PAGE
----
Artura paper is exceptional as to quality and the properties of the Artura emulsion which give it this exceptional quality make it necessary to handle the paper, in developing, in a manner slightly different from other papers to secure the full benefit of its tone quality.

The most popular Artura tone is a warm olive black - not a green black - and every photographer who properly handles the paper knows that this tone may be secured without loss of detail or delicacy of gradation and without blocking in the shadows.

To produce the olive-black tone and avoid the greenish-black tone, which is not so desirable, it is necessary to have a knowledge of the action of Bromide of Potassium in the Artura developer.

If an Iris print is developed in the regular Artura developer minus the regular amount of Bromide of Potassium, the result will be a flat print of a bluish color. The development will be rapid and the highlights and white margins will have a veiled or fogged appearance.

Bromide is added to the developer as a restrainer to keep the whites clear while the developer acts upon the exposed silver. Only a sufficient quantity of Bromide to secure this action is included in the formula for the stock solution. The formula for developing calls for additional Bromide sufficient to give the proper tone under normal working conditions.

But local conditions sometimes make a greater quantity of Bromide necessary, and just here is where the manipulation of Artura differs from other papers. If the water contains an excessive amount of alkali or other chemical impurities which upset the balance of the developer and give a black tone where the olive is desired, add more Bromide. If the first addition gives a green-black tone, add still more Bromide, until with normal exposure the olive-black is secured.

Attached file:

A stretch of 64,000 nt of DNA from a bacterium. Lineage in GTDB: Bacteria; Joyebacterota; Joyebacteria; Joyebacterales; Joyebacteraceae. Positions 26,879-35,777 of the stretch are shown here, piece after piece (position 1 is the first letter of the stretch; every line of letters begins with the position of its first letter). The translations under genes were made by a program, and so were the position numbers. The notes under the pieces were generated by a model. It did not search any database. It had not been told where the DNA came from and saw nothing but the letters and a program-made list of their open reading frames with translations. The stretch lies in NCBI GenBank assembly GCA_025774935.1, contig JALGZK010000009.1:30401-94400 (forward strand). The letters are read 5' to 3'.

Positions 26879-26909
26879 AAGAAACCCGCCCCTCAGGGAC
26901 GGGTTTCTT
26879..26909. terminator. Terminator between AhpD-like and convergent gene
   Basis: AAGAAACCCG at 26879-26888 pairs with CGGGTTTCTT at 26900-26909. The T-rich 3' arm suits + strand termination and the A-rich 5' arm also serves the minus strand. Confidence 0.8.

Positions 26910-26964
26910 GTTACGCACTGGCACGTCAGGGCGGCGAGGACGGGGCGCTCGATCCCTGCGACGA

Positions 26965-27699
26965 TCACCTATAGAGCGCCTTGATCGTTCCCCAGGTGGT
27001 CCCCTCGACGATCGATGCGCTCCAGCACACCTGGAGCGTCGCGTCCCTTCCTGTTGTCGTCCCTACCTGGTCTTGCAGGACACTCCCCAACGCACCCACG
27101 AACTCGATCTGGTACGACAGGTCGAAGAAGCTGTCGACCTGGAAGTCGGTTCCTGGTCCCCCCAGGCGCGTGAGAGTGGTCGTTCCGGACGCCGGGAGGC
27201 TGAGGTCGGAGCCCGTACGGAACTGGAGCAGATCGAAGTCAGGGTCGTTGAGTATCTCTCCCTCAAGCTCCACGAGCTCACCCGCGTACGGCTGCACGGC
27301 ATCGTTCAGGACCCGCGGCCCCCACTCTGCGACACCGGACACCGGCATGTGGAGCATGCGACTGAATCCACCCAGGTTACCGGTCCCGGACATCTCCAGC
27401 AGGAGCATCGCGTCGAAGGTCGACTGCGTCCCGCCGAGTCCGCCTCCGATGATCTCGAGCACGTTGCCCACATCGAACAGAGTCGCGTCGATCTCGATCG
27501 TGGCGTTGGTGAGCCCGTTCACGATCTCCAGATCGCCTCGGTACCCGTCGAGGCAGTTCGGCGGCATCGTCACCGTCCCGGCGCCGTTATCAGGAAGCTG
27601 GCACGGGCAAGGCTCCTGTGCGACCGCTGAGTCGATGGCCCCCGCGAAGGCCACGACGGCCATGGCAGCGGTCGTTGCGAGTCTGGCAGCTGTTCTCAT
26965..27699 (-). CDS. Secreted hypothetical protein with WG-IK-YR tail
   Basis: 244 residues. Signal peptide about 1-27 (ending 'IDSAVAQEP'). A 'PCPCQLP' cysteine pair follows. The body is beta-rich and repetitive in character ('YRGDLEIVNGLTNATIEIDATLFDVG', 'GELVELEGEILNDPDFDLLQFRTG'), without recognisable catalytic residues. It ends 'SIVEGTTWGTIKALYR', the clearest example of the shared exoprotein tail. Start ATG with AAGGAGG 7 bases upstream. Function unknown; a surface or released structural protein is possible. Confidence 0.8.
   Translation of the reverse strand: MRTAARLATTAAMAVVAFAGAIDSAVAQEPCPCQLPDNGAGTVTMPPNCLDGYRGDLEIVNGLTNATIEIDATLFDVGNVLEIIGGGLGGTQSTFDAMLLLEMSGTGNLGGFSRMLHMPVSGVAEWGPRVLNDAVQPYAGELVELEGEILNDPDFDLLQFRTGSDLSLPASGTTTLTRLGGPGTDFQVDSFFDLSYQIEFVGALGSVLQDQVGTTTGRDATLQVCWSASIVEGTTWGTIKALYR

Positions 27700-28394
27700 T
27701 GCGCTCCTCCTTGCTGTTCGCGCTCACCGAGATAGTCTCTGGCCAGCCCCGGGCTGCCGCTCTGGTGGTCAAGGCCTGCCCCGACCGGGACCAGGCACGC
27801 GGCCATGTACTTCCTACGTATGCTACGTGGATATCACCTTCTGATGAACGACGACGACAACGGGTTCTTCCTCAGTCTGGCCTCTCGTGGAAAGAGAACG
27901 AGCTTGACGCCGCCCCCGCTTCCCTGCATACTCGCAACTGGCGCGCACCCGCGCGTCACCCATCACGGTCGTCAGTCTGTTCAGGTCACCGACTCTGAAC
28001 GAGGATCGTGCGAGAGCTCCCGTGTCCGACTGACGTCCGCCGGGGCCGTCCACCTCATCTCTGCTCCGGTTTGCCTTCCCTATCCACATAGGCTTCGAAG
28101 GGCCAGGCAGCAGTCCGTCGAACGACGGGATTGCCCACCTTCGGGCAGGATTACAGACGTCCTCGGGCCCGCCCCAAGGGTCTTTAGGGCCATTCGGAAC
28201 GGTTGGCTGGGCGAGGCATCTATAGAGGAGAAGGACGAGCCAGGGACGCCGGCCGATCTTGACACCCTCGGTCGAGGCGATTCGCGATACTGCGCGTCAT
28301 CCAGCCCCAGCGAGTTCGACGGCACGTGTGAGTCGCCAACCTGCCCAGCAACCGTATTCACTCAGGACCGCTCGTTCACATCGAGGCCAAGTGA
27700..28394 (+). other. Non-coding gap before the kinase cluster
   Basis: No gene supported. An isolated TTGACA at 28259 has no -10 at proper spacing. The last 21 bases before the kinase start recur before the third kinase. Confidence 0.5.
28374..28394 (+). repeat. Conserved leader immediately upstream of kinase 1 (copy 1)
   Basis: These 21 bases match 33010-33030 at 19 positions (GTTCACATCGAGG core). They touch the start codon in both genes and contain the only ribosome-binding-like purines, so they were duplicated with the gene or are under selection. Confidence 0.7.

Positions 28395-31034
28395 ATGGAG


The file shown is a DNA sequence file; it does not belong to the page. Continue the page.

Exposure also has to do with the color of the print, but normal exposures should always be made to secure the best results. The correct exposure for the average negative may be determined by a series of varying exposures, after which there will be but little trouble in judging normal exposure, because of the great latitude of the Artura emulsion.

With correct exposure the important point is to use enough Bromide to pass the black and greenish-black stages and secure the fine olive tone that has made Artura so popular with the portrait photographer. And no more desirable - no more pleasingly brilliant tone quality has ever been secured in a developing-out paper.

Tone Control StudioLightMagazine1916 41

ARTURA PRINT FROM DEMONSTRATOR'S NEGATIVE

Your friends can buy anything you can give them - except your photograph,make an appointment to-day.

THE PYRO STUDIO

Tone Control StudioLightMagazine1916 43

No. 222. Price, 50 cents.

Tone Control StudioLightMagazine1916 44

EASTMAN PORTRAIT FILM NEGATIVE, ARTURA PRINT

From Eastman Professional School Demonstration

STUDIO LIGHT INCORPORATING THE ARISTO EAGLE ESTABLISHED 1901 THE ARTURA BULLETIN ESTABLISHED I906 Vol. 8 MARCH 1916 No. 1